Jennifer Egan C’85, the Pulitzer Prize winner profiled in the July|August 2011 Gazette, recently participated in a unique storytelling event. Every evening from May 24-June 2, the New Yorker‘s fiction department (@NYerFiction) tweeted installments from the author’s new story, “Black Box,” which she had written in Twitter-friendly paragraphs of 140 or fewer characters.
On the day of the first installment, the magazine asked Egan what had inspired her new story’s structure. Here is her answer:
Several of my long-standing fictional interests converged in the writing of “Black Box.” One involves fiction that takes the form of lists; stories that appear to be told inadvertently, using a narrator’s notes to him or herself. My working title for this story was “Lessons Learned,” and my hope was to tell a story whose shape would emerge from the lessons the narrator derived from each step in the action, rather than from descriptions of the action itself. Another long-term goal of mine has been to take a character from a naturalistic story and travel with her into a different genre. Jon Scieszka first put this idea into my head with his spectacular meta-fictional picture book, “The True Story of the Three Little Pigs!,” in which the three pigs move through picture books drawn in radically different styles, transforming visually into the style of each world they enter. I wondered whether I could do something analogous with a character from my novel “A Visit From the Goon Squad”: create a cartoon version of that person, for example—or, in this case, a spy-thriller version. I’d also been wondering about how to write fiction whose structure would lend itself to serialization on Twitter. This is not a new idea, of course, but it’s a rich one—because of the intimacy of reaching people through their phones, and because of the odd poetry that can happen in a hundred and forty characters. I found myself imagining a series of terse mental dispatches from a female spy of the future, working undercover by the Mediterranean Sea. I wrote these bulletins by hand in a Japanese notebook that had eight rectangles on each page. The story was originally nearly twice its present length; it took me a year, on and off, to control and calibrate the material into what is now “Black Box.”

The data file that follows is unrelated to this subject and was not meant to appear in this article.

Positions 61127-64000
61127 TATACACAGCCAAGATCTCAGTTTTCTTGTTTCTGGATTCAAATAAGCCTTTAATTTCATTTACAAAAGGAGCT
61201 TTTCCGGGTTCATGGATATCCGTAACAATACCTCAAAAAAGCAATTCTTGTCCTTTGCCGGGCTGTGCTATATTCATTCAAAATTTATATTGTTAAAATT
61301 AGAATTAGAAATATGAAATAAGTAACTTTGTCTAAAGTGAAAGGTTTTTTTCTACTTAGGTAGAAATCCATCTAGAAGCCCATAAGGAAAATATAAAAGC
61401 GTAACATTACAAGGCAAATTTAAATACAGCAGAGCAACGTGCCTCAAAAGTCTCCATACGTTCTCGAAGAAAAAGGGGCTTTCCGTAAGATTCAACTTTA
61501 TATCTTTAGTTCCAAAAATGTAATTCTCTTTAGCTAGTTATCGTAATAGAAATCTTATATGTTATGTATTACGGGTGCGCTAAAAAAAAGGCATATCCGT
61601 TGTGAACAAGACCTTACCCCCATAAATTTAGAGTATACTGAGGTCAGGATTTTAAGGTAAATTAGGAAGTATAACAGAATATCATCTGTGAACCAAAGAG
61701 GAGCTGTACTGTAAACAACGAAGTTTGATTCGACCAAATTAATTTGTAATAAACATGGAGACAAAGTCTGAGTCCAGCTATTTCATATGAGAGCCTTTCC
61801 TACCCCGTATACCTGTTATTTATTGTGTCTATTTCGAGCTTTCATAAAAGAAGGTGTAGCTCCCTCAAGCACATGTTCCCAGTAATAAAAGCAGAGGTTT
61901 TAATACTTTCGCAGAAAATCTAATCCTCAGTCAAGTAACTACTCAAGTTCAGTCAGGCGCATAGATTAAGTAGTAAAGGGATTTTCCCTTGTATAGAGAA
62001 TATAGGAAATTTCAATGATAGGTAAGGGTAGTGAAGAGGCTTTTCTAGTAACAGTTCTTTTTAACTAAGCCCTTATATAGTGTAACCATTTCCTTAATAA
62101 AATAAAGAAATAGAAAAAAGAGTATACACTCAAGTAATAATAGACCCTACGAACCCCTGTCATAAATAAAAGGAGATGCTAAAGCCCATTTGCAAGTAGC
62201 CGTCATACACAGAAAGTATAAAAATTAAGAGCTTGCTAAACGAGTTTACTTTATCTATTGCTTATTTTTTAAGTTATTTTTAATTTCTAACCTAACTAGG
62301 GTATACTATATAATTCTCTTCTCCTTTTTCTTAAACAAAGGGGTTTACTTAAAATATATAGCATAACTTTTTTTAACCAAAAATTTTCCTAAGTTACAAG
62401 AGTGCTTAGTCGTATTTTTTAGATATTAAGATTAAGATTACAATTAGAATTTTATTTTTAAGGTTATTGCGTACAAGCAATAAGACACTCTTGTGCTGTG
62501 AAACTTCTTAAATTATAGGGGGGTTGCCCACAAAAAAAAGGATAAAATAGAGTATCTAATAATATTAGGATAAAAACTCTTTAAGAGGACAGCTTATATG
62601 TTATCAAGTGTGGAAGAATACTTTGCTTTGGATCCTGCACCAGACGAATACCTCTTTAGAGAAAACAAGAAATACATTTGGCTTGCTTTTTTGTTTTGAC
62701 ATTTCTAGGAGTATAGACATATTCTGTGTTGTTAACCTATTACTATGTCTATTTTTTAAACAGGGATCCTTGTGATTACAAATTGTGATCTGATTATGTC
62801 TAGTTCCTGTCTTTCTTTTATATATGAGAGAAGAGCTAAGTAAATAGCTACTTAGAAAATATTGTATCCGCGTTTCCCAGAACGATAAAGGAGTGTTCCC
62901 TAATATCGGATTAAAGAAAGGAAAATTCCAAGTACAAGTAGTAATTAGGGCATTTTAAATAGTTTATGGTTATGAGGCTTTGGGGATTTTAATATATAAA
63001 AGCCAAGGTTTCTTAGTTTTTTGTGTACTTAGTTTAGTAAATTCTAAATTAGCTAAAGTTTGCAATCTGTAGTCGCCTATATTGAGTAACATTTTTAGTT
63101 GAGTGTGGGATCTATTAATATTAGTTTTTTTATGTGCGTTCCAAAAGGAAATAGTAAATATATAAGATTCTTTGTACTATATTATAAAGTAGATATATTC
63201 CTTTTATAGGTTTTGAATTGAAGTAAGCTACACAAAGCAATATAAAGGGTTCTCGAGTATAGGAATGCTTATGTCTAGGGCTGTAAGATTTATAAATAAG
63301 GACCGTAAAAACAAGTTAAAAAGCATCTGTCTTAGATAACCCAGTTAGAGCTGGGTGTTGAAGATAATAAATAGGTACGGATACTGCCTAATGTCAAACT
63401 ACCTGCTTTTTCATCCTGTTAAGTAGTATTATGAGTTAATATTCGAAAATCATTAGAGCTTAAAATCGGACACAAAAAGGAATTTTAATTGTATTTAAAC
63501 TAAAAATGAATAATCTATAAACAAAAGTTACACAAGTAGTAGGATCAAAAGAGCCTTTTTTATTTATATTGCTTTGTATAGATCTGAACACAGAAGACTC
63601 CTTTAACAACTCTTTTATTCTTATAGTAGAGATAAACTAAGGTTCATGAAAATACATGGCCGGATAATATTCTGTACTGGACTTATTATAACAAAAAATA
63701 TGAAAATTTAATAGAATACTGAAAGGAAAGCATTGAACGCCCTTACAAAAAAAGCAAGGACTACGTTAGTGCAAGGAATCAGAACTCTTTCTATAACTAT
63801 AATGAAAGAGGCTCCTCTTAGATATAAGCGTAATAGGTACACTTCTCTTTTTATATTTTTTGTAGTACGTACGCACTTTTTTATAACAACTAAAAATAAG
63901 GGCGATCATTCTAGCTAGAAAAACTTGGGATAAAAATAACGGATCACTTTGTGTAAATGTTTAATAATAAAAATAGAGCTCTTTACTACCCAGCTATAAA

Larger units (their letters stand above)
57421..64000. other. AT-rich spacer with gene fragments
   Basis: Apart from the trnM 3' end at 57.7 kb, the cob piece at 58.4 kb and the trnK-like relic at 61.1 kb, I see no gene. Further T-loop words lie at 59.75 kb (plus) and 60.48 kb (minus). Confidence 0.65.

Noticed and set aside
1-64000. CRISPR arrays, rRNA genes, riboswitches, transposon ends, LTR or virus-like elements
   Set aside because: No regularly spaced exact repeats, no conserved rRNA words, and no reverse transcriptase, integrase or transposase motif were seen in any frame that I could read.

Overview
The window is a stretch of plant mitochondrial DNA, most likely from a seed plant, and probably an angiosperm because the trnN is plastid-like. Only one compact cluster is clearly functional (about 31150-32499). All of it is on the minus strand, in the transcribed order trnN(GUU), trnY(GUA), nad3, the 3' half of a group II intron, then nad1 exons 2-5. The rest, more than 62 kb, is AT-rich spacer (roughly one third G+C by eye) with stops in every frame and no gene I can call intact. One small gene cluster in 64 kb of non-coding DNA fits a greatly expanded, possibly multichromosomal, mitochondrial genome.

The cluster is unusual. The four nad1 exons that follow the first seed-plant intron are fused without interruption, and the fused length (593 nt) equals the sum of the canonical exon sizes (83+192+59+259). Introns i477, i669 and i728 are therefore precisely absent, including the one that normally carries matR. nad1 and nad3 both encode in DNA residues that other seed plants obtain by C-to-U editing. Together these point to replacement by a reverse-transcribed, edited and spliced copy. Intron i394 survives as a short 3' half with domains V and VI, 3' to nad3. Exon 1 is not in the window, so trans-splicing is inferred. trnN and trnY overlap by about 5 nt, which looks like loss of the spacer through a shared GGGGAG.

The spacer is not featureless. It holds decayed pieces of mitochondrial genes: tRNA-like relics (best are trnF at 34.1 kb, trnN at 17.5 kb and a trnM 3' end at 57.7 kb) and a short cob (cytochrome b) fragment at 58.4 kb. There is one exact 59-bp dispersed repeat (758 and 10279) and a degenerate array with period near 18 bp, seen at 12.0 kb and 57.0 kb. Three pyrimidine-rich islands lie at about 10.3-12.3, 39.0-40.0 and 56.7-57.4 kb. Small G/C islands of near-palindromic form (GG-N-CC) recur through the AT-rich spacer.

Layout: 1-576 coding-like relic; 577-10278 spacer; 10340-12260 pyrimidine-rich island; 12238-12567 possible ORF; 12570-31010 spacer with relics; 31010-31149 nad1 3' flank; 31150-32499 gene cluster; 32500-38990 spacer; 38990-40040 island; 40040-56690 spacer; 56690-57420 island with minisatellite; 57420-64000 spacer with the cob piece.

Missed the tweeting event? You can read “Black Box” in full here.
(Photo by Pieter M. Van Hattem/Vistalux)